Lakes area anglers can breathe a little easier now that area lakes are ice-free and bait stores are offering live bait for the Saturday, May 12, walleye and northern pike fishing opener.

"Mother Nature straightened herself out, kind of," said Sherree Wicktor, owner of S & W Bait north of Brainerd.

"I feel a lot more confident in what we have," Wicktor said of the live bait coming into her store, especially compared to the previous week, when it was questionable how much live bait would be available because of the late spring and cold, still-frozen waters.

"We're getting a little bit of everything," Wicktor said, including leeches, golden shiners and rainbow chubs. She doesn't expect to see the popular spottail shiners though because the water still needs to warm up. Wayne Godfrey, of Godfrey's Family Market in Backus, is in the same boat with live bait, and he said the store is getting a very limited supply of shiner minnows for opener.

"I will have all the suckers, fatheads and crappie minnows I will need," Godfrey said. "I should have all the leeches I will need. I will have some shiners. I don't know what type they will be, but I'm happy to have any shiner right now. I won't have enough, and things could change by Friday if it stays warm and they start running, but I will have some shiners."

---   ---   ---   ---   ---

Weather outlook

  • FRIDAY NIGHT: A slight chance of showers before 1 a.m. Mostly cloudy, with a low around 36.
  • SATURDAY: A slight chance of showers before 1 p.m. Partly sunny, with a high near 59.
  • SATURDAY NIGHT: Partly cloudy, with a low around 39.
  • SUNDAY: Mostly sunny, with a high near 68.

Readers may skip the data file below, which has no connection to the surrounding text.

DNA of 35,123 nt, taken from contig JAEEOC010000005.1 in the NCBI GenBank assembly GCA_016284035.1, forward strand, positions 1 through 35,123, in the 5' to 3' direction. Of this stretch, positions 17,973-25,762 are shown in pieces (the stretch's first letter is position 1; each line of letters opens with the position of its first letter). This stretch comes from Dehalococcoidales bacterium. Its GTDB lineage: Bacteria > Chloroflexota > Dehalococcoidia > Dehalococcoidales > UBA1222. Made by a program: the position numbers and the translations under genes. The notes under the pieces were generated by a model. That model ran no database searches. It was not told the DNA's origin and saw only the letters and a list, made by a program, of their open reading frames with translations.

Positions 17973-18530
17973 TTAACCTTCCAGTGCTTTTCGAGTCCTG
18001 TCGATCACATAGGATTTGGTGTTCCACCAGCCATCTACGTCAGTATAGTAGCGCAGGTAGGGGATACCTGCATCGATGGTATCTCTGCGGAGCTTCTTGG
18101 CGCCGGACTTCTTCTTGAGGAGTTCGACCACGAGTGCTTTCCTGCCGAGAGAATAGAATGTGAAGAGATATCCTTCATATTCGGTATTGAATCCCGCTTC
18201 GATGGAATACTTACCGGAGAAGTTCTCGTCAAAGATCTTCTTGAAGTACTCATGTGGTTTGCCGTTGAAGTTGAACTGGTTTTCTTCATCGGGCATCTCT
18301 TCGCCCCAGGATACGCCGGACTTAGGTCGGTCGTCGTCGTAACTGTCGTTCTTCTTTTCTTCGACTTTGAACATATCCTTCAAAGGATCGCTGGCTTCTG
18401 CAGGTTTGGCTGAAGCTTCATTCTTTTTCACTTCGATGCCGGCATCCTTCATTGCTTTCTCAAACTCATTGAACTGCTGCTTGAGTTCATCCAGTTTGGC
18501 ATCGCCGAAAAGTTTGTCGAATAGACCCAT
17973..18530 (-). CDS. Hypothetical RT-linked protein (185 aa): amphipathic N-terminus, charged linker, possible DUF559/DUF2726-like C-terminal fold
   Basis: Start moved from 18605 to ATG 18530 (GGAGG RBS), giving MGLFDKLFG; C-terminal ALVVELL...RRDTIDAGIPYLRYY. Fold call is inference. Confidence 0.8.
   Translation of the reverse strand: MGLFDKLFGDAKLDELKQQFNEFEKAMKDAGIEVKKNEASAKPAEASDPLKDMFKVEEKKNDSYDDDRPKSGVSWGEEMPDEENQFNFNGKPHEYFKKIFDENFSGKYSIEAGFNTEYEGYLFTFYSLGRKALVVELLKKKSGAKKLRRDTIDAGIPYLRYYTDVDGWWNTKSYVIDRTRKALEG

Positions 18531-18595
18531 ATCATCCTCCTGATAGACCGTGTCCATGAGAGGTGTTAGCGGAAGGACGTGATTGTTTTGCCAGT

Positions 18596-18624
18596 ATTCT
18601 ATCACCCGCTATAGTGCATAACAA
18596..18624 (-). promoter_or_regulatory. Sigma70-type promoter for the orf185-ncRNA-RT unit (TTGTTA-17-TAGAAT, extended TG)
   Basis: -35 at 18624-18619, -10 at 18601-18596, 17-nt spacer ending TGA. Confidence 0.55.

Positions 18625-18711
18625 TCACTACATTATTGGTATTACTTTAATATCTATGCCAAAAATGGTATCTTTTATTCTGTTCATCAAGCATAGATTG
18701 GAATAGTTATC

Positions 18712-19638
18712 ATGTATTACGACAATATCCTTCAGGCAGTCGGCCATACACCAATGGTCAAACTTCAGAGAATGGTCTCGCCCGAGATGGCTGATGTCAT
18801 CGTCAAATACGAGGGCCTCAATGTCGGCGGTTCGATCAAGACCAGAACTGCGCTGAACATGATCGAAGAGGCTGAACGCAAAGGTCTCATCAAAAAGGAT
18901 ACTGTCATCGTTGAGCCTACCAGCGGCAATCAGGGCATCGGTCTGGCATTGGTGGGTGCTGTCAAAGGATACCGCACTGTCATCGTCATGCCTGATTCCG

• SUNDAY NIGHT: Mostly clear, with a low around 43.

Source: National Weather Service

---   ---   ---   ---   ---

Kyle Krueger, of Boomer's Bait & Tackle in Nisswa, expects to be short-handed on spottails as well, but believes the shop is "pretty solid across the board" on other forms of bait.

Some of the biggest local lakes have lagged behind when it comes to ice-out, which could affect fishing.

Krueger has heard reports of ice still present on Leech Lake, but believes the Brainerd area lakes are clear, with the possible exception of a few floating chunks left.

"At least we will have enough open water so people can get out and try different bodies of water," Krueger said. "There will be plenty of fishing opportunities. A month ago, it wasn't looking that way. Mother Nature has a way of taking care of business."

The possibility of lingering ice isn't all negative, however, as late ice-out can apparently result in successful angling ahead of the annual spawn run.

"Pine Mountain and Leech are the two lakes I usually open on," Godfrey said. "Whichever one is biting better I will hit Saturday night. This year it may be Leech because they may not have spawned and it can be such amazing fishing then."

However, Krueger expects fish to be in depths of 5 feet or less due to the lingering ice.

"I think (the late ice-out) is going to affect where the fish are," Krueger said. "If I had to guess, I think I would be looking in shallow waters, because that is where the warmer water is going to be. One or two degrees of difference in surface temperature can make all the difference in the world for where the fish are going to be."

Wicktor suggested that anglers test their boats in the water before Saturday so they don't plug up boat landings. Then she advised them to fish in the shallow, warmer water.

"They'll be in the channels. They'll be moving," she said, adding, "I think it's going to be an excellent crappie bite."

Godfrey agreed that while spawning may not have started yet in bigger, colder lakes, smaller, warmer waters will likely be more dependable and productive.

"The smaller lakes will probably be better fishing because they will probably be spawned out and the fish will be feeding again," Godfrey said.

Godfrey recommends jigging or Lindy Rigs with live bait (with shiners or fat heads). Anglers generally start opener in 8-12 feet of water and then move in shallower if the wind is up. If rainwater runoff from the shore muddies the water, Godfrey said shallower fishing may be even more effective.